I am in the check-out line at the co-op this week. I often enjoy this time as I get to interact with all kinds of people; many of whom are twenty-somethings, and I love to hear what they are into. Some days it truly inspires me. Some days it truly breaks my heart.
On this day, when I ask the young woman how it’s going, she responds by saying, “Tired.” She then cheerfully adds, “But that’s OK-I’m always tired.” Even though I know that social etiquette would say that now it’s my turn to say something, I pause. She then picks the conversation back up by saying, “Well, it’s my own fault. My hobby keeps me up all night.” Hmm. At first I am wondering if it’s something like reading, knitting, cooking, or art. But because it somehow doesn’t seem to fit in with being up all night, I ask, “What’s your hobby?” She smiles a big, wide grin at me and says, “Gaming.” Pause. Pause. Pause.
Truly, I do not know how to respond. Where would I even begin? Since when has spending time in front of a screen been given the lofty designation of a hobby in the life of a human being? Since when did we collectively agree that depriving your body of one of its most basic and health-promoting needs is something to be proud of? And since when did women start jumping into a pathologically imbalanced male-dominated arena, leaving us now just as vulnerable as the men in making the wrong thing essential? It is so eerily reminiscent of women trying to be like men in the work force; ultimately putting us on the same level as them when it comes to rates of stress and heart disease.
Because the woman part hits me the hardest, I decide to wade into the pool on this one.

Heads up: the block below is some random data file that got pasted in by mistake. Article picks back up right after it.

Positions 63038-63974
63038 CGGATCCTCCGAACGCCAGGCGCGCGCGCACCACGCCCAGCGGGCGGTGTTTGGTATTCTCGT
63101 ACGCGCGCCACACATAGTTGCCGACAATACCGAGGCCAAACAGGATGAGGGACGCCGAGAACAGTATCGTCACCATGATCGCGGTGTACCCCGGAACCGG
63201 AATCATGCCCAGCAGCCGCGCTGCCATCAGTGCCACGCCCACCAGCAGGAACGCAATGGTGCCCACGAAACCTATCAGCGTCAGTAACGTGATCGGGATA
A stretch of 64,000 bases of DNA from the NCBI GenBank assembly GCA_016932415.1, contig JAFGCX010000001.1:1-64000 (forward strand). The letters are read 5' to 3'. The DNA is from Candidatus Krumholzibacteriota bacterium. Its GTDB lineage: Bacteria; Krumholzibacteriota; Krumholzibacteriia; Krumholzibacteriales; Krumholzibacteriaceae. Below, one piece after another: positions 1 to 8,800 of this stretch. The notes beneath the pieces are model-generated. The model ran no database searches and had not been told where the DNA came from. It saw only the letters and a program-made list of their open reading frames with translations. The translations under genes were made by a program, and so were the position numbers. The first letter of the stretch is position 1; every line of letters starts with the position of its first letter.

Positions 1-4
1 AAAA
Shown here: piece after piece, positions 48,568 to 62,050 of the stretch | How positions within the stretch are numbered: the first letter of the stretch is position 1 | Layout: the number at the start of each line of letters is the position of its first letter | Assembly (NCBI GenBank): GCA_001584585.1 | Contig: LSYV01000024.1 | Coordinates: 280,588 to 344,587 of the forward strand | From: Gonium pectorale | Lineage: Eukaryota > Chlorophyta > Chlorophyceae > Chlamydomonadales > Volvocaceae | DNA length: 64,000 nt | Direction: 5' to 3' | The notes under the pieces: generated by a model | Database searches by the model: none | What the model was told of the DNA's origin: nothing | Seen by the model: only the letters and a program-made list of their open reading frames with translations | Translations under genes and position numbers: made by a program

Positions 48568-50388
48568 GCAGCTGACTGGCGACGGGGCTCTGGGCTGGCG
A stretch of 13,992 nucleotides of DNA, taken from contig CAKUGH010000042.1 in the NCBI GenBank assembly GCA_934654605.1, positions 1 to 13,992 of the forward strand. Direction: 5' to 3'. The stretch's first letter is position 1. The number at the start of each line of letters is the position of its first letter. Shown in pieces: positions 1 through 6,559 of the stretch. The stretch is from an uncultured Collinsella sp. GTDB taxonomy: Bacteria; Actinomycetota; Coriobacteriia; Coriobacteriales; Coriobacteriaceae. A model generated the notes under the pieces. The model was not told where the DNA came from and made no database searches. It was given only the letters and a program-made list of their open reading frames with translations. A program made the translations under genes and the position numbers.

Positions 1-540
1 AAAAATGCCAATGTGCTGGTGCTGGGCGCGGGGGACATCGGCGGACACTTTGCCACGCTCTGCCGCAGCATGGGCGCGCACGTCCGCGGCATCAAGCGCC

“Oh,” I say, “I haven’t run into many female gamers.” She tells me that’s because up until a few years ago it was really hard to break into the gaming circles if you were a woman, but that now it’s gotten way easier. “Why’s that?” I ask. Because, she tells me, the companies have figured out that they are losing money by not including women, so now they are much better at monitoring these sites and squelching bad and exclusive behavior on the part of male gamers.
“As a matter of fact,” she tells me, “there was a recent study that proves that the number of female gamers is the largest growing group. Even bigger than teenage boys!” She is absolutely glowing with pride as she tells me this. Pause. Pause. Pause. Oh, my God. Oh, my God. Oh, my God. “Now they’ve got the women,” is all that I can think. This is truly terrifying.
This precious young woman has not even begun to consider what this “hobby” of hers is doing to her physical health, and her ability to be in her real life in any kind of a meaningful way. She has not stopped to consider that the open access that the companies have created for her and other women like her is being done at the expense of not only her body, but her very heart and soul sensibilities as a woman. She has not stopped to consider that this league of which she is now a part is a littered graveyard full of wasted human potential.
The irony of it all? Her favorite game is Monster Hunter. What she loves most of all is the skill set she has developed. The one that allows her to identify where the demons are and, even getting good enough to be one step ahead of their clever, demonic, and dark adaptations at eluding extermination. Would that she turn these skills on the very real monsters that haunt and elude her in the real world, she might just have a chance of getting out with her very own life.